You can check out these books by using the curbside pickup form here or coming into the library.
Some subject headings to search are grief in literature, loss (psychology) in literature, love in literature, and your work AND the author's last name (e.g. "A Death in the Family" AND Agee)
Companionship of Grief: Love and Loss in the Memoirs of C.S. Lewis, John Bayley, Donald Hall, Joan Didion, and Calvin Trillin by In Companionship in Grief, Jeffrey Berman focuses on the most life-changing event for many people--the death of a spouse. Some of the most acclaimed memoirs of the past fifty years offer insights into this profound loss: C. S. Lewis's A Grief Observed; John Bayley's three memoirs about Iris Murdoch, including Elegy for Iris; Donald Hall's The Best Day the Worst Day; Joan Didion's best-selling The Year of Magical Thinking; and Calvin Trillin's About Alice. These books explore the nature of spousal bereavement, the importance of caregiving, the role of writing in recovery, and the possibility of falling in love again after a devastating loss. Throughout his study, Berman traces the theme of love and loss in all five memoirists' fictional and nonfictional writings as well as in those of their spouses, who were also accomplished writers. Combining literary studies, grief and bereavement theory, attachment theory, composition studies, and trauma theory, Companionship in Grief will appeal to anyone who has experienced love and loss. Berman's research casts light on five remarkable marriages, showing how autobiographical stories of love and loss can memorialize deceased spouses and offer wisdom and comfort to readers.
Call Number: PN56.L58 B47 2010
Publication Date: 2010
In a Time of Disorder: Form and Meaning in Southern Fiction from Poe to O'Connor by As Andrew Lytle noted, southern fiction has been written «in a time of disorder» that has its origin in a post-Enlightenment privileging of unconstrained individualism and personal freedom. Southern writers from Edgar Allan Poe to Flannery O'Connor have employed narrative form in efforts to restore order and meaning, often despite the conviction that society is governed to a great extent by mere chance or injustice. In a Time of Disorder examines the ways in which southern writers, including Twain, Faulkner, Wright, and Welty, have struggled to wrest form and meaning from a historical world increasingly perceived as purposeless, disordered, and corrupt. Although southern writers have responded to a sense of cultural disorder in various ways, ranging from religious orthodoxy to skepticism, their fictions express a common need to explore sources of order and meaning or, at the very least, to confront their absence.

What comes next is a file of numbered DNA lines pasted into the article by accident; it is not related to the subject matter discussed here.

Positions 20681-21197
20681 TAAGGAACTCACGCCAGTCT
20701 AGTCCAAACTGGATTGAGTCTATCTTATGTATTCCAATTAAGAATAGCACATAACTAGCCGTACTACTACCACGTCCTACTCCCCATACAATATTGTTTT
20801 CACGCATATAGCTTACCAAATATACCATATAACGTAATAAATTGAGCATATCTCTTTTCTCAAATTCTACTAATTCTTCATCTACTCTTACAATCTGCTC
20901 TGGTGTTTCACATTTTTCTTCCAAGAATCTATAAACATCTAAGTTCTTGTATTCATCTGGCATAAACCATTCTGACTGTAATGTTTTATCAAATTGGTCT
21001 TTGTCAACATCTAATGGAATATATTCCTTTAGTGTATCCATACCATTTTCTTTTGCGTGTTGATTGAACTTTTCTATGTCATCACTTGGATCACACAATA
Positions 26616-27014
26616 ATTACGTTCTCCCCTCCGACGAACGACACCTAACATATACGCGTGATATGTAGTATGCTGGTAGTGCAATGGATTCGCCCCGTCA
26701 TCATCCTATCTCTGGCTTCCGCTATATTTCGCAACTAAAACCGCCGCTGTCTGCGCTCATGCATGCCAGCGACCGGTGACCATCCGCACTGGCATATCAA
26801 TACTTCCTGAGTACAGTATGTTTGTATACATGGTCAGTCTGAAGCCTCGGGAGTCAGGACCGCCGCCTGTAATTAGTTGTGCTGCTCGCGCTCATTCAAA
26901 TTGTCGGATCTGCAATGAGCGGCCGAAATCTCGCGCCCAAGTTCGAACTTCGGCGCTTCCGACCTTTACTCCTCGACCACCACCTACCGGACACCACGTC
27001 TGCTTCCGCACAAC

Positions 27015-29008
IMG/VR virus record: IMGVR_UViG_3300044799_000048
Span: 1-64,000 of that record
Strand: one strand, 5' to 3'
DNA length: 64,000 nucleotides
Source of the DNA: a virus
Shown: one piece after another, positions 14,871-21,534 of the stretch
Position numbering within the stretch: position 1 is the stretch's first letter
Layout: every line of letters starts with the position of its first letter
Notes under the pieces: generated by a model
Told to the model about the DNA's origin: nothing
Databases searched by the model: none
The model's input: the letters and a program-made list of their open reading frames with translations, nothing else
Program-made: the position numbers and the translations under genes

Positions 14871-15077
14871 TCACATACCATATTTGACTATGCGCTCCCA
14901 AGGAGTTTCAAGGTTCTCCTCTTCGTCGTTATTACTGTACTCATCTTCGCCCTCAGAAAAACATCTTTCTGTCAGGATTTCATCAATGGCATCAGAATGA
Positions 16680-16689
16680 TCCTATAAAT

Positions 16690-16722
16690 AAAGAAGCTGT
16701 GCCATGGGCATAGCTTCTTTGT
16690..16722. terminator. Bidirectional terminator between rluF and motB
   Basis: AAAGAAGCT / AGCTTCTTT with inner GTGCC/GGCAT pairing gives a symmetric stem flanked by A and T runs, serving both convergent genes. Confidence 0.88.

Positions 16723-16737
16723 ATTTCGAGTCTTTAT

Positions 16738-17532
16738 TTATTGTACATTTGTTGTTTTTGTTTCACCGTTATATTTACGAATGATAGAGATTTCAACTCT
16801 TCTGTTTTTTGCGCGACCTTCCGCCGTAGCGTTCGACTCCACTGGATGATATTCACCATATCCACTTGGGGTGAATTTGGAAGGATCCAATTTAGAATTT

Call Number: PS261 .F646 2003
Publication Date: 2003
The Consolation of Otherness: The Male Love Elegy in Milton, Gray, and Tennyson by The social and religious constraints of their time may have prevented John Milton, Thomas Gray, and Alfred Tennyson from conscious expression or even unconscious recognition of the true extent of their love and devotion to their young male friends, but it lies at the heart of their emotional lives and poetry. Connected by the extraordinary coincidence that each of their loved ones died young, Milton, Gray, and Tennyson are also connected by the male-love elegies that sprang from their grief. This work examines the relationships between John Milton and Charles Diodati, Thomas Gray and Richard West, and Alfred Tennyson and Arthur Hallam through a critical study of Milton's "Epitaphium Damonis," Gray's "Elegy," and Tennyson's "In Memoriam." It shows how their concepts of otherness and difference from the people around them provided comfort after the loss of their loved ones. It discusses Milton's use of Latin to mourn his friend and screen the most resounding expressions of his love while keeping at bay those not ready to understand his concept of otherness, how Gray used both Latin and the vernacular to express his grief while conforming to social and religious constraints by also addressing larger concerns; and Tennyson's ability to use the vernacular with complete security to speak out and yet hold back private thoughts about the person he loved more than almost any other in his life.
Call Number: PR509.E4 C87 2002
Publication Date: 2002